August 31, 2021
We all have a common idea that sugar is bad for teeth, but do you know why it's bad for your teeth? And basically, what happens when you consume sugar daily? How does so affect your teeth and gums? We'll show you what you can do to protect your teeth from the detrimental effects of sugars. No matter usage of what form of sugar takes, such as maple syrup, honey, granulated sugar, molasses, corn syrup, fructose, cane juice, maltose, fruit juice, and so on.
According to the Alberta Dental Association, the causes of tooth decay are the same irrespective of age. Sugar is the primary source of the acids' reactions, regardless of its form, such as maple syrup, honey, granulated sugar, molasses, corn syrup, Fructose, Cane juice, Maltose Fruit juice, etc.
Sugar, in whatever form it takes, can create cavities. Understanding why sugar is bad for your teeth is an excellent place to start when it comes to preventing cavities.
As every oral cavity has many microorganisms, most utmost are beneficial for the oral cavity. However, some are bad for the teeth. They create acids as they feed on the sugars, and thus the acids cause enamel (the first layer of the tooth) destruction. Dentin is a soft layer within your tooth that is packed with tiny channels that provide nerve passage. With your nerve exposed in this way, anything from breathing cold air to consuming hot meals can be intolerable. Cavities can be caused by sugar in any form. Understanding why sugar is bad for your teeth is a great place to start when it comes to cavity prevention. Cavities will form if left untreated as the acid goes into more inner layers of the tooth, eventually exposing the dentin underneath, cause toothache and possibly tooth loss.
So basically, the main reason behind the destruction is these pathogenic bacteria produce acids that erode the natural, protective enamel on the exterior of your teeth. When sugar is left on your teeth, the acids not only eat through the enamel but also often travel deeper into other layers of your teeth, causing cavities.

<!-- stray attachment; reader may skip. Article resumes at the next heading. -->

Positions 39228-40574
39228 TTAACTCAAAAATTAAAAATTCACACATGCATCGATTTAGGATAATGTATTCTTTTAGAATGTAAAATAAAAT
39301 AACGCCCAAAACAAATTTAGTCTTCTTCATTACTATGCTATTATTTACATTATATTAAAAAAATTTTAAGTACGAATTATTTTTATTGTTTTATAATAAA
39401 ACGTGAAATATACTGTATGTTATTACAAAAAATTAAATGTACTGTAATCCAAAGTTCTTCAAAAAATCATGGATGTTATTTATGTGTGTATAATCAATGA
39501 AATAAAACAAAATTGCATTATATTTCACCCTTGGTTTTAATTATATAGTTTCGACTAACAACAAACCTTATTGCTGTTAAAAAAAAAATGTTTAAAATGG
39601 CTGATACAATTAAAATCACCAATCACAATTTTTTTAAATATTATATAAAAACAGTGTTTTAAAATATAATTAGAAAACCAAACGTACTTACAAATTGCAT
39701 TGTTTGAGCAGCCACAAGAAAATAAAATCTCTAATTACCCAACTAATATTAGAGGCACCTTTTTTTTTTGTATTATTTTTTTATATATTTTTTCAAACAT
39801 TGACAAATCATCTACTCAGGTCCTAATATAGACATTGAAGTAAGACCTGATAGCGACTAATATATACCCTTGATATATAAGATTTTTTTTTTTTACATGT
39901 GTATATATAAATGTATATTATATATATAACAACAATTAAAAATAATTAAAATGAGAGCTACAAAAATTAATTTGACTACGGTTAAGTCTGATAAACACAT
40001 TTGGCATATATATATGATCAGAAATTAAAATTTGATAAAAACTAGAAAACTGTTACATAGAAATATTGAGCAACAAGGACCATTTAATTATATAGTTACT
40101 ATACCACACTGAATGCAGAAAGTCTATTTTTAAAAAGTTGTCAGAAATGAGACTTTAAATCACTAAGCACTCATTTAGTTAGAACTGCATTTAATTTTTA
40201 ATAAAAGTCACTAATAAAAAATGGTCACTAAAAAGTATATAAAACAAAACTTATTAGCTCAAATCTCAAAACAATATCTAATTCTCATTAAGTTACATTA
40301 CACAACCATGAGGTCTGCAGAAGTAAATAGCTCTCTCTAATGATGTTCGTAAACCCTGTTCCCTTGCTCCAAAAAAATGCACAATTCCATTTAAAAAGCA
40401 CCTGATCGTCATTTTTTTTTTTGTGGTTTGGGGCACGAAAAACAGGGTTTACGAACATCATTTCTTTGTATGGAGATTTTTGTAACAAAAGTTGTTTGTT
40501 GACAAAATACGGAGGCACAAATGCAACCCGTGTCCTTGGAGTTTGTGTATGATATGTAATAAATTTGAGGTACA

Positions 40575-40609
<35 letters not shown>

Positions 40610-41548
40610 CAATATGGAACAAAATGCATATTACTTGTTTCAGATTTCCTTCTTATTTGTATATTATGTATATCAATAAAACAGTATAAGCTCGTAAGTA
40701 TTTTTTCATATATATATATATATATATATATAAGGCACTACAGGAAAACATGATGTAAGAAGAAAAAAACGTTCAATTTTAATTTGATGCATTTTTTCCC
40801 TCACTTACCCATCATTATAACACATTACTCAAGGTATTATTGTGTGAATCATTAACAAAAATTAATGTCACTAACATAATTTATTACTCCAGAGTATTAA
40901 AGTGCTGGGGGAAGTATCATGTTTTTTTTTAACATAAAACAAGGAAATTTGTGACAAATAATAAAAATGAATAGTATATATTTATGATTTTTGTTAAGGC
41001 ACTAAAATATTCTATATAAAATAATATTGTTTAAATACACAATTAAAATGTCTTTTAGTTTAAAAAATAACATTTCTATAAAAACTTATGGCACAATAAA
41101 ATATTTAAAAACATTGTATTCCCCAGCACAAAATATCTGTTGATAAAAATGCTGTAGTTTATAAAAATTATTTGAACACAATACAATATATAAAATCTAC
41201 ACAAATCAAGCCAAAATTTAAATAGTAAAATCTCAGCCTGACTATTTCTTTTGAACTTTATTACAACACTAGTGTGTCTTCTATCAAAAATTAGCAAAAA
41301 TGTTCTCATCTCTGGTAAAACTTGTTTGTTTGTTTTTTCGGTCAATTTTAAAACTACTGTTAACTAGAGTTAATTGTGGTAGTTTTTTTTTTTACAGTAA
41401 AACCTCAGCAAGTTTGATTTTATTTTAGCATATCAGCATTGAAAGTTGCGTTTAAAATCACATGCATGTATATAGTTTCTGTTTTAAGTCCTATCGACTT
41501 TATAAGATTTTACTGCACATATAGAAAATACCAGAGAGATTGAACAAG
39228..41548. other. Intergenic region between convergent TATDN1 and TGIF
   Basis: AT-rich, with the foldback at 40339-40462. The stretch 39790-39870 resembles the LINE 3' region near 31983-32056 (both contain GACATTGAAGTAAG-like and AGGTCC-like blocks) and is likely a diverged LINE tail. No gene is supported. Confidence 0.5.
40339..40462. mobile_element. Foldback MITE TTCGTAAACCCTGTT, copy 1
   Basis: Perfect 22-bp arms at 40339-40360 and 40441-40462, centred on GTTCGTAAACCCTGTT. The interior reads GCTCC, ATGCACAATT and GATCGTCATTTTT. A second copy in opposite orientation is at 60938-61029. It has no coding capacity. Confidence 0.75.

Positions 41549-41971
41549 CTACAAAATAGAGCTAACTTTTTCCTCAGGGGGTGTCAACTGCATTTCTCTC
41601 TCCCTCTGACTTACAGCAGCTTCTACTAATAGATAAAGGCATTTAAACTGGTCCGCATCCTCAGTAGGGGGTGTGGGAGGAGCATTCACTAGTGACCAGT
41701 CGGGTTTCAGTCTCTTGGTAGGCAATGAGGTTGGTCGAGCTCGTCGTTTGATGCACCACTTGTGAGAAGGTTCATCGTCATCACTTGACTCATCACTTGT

The acids produced as the result of the reaction of microorganisms with sugars may attack your teeth at any time. While the acids are continually attacking your teeth, your mouth is always restoring the damage. Minerals, on the other hand, can counteract this harm. Minerals are derived from the enamel of your teeth and your saliva by a process known as remineralization. Acids in your mouth are constantly leaching minerals from your tooth enamel, resulting in demineralization. It produces minerals such as calcium and phosphates, both of which are beneficial to tooth strength. Another mineral that comes into play is fluoride, which also aids in the healing of damaged enamel. It's a fantastic process, but it can only go so far with sugars usage in limits.
Visit your trusted dentist in Litchfield Park, AZ, Dr. Seraphim Moreira! Our preventative dentistry team is here to help you navigate what sweets to say no to, how to keep your teeth clean and in tip-top shape, and avoid losing any teeth as a result of those pesky sugars! Book an appointment or contact Litchfield Smiles today to protect your teeth!